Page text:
Zerlina Maxwell to Leave MSNBC

·2-min read

Zerlina Maxwell is leaving MSNBC.

Maxwell, one of the first anchors to launch an all-streaming program for the NBCUniversal-backed news outlet, announced her departure on social media Tuesday. MSNBC decided to cancel her program last month, marking some of the first cutbacks to its streaming ambitions. A program led by Ayman Mohyeldin was also canceled, but he is expected to remain as a weekend host on MSNBC’s cable network.

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Executives had hoped Maxwell, a Democratic activist and former campaign aide to Hillary Clinton would stay on in an analyst role. But she appears to have declined. “My last episode of @zerlinashow on 9/15 next week will also be my last day at @msnbc,” she posted Tuesday. The anchor thanked her production team for the ability to use our show and my voice to put the spotlight on black and brown communities that are not often considered in mainstream conversations.”

“I am really excited about the next chapter and I’m looking forward to moving into a space at the forefront of where the media is headed!” Maxwell added.

Maxwell’s program, which she would anchor remotely for a time during the coronavirus pandemic while living with her parents, is among the first programming casualties since MSNBC launched a streaming hub called “The Choice” on Peacock in October of 2020. At the time, “The Choice” was billed as a place for original news and opinion programs. In March, MSNBC articulated a plan to make some of its best-known opinion programs from cable available to premium tier customers of the Peacock streaming service, along with specials with top hosts including Rachel Maddow, Nicolle Wallace, Chris Hayes, Trymaine Lee and others.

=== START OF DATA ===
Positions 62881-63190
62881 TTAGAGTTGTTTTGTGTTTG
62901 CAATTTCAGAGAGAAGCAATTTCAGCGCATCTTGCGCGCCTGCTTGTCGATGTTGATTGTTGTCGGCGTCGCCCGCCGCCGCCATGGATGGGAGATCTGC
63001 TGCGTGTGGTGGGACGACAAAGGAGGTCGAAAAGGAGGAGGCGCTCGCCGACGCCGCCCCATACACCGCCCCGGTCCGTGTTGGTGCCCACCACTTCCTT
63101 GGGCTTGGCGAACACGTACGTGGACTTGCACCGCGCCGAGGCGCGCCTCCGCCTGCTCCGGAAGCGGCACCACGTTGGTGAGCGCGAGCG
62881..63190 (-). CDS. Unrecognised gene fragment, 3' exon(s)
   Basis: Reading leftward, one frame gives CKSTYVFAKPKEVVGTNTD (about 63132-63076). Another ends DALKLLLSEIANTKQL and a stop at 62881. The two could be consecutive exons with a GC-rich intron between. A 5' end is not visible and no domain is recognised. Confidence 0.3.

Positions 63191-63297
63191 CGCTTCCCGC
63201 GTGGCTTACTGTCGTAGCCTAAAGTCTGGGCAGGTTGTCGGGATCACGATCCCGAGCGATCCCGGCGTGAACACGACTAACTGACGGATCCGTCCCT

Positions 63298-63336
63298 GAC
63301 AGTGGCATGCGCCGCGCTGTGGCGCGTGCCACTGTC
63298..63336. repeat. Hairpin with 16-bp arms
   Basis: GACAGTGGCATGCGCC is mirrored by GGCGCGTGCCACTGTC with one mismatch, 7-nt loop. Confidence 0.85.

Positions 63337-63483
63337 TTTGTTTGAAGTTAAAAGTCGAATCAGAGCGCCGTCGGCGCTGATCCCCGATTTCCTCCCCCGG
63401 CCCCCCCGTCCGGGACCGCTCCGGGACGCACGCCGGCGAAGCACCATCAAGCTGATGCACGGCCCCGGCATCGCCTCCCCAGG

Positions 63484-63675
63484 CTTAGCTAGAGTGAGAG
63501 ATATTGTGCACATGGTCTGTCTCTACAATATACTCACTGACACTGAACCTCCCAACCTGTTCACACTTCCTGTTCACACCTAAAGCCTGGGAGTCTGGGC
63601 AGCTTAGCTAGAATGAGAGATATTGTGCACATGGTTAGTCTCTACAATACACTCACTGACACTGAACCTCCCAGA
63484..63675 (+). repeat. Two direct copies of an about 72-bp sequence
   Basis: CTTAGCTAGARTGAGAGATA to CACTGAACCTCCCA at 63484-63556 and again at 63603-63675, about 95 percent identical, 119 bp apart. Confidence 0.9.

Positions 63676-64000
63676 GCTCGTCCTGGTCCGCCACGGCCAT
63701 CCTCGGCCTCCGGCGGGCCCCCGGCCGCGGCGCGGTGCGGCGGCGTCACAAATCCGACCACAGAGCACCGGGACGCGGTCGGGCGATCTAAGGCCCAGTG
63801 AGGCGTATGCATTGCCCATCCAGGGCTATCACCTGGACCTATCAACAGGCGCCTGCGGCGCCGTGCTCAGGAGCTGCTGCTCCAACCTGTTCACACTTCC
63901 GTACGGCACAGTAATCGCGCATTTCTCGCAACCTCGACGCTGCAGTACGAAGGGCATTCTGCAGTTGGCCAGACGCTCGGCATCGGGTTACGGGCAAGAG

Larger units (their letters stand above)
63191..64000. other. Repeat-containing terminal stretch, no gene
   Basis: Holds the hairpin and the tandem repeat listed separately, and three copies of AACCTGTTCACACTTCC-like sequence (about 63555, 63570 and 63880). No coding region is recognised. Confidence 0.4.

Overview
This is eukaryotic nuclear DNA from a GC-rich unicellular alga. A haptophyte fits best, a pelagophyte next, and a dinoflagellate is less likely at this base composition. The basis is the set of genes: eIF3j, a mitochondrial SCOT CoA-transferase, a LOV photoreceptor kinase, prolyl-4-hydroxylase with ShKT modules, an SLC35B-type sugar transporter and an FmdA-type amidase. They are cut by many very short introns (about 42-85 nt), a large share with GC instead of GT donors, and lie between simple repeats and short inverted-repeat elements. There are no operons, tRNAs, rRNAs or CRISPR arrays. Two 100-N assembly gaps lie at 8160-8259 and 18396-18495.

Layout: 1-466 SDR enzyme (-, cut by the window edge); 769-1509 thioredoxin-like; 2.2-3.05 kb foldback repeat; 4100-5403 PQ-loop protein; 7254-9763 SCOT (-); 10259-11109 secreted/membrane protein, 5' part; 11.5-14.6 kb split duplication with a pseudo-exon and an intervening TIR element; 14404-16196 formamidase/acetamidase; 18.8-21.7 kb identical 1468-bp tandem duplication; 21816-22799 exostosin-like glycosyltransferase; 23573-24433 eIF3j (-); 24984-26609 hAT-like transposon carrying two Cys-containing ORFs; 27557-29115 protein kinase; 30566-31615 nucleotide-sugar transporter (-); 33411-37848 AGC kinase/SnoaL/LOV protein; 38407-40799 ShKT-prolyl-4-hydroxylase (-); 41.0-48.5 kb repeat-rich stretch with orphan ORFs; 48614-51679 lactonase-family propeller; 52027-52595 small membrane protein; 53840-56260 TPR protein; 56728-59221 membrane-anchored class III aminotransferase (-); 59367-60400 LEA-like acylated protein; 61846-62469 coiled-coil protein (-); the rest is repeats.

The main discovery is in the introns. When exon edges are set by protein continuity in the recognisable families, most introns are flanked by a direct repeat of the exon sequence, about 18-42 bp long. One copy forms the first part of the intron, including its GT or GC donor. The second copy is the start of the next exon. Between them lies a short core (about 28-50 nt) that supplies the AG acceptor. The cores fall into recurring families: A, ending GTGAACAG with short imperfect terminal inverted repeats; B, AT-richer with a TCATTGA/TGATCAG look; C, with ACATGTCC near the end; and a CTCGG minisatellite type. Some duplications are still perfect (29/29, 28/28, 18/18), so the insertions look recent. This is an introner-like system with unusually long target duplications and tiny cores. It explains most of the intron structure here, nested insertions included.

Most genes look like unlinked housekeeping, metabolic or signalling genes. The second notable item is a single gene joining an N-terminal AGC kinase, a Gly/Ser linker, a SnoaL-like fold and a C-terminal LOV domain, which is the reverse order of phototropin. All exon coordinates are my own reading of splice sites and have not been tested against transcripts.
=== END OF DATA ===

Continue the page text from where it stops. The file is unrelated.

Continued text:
The pullback comes as more media companies are placing increased scrutiny on the production of streaming content. Warner Bros. Discovery scuttled its own streaming-news operation, CNN+, within days of its launch, and has been pulling various series off HBO Max that aren’t meeting viewership goals.

Maxwell, who has gained traction both with NBC News and MSNBC as well as with hosting and programming duties at Sirius XM, had worked hard on her Peacock program. The show had  only five minutes of commercials per hour and took viewers through segments that can last nearly 18 minutes. She delved into topics that included interviews with Black farmers as well as a 9-year-old kid doing good things amid the pandemic. “We have time to get into it,” she told Variety in a previous interview. “Streaming gives you the space.”


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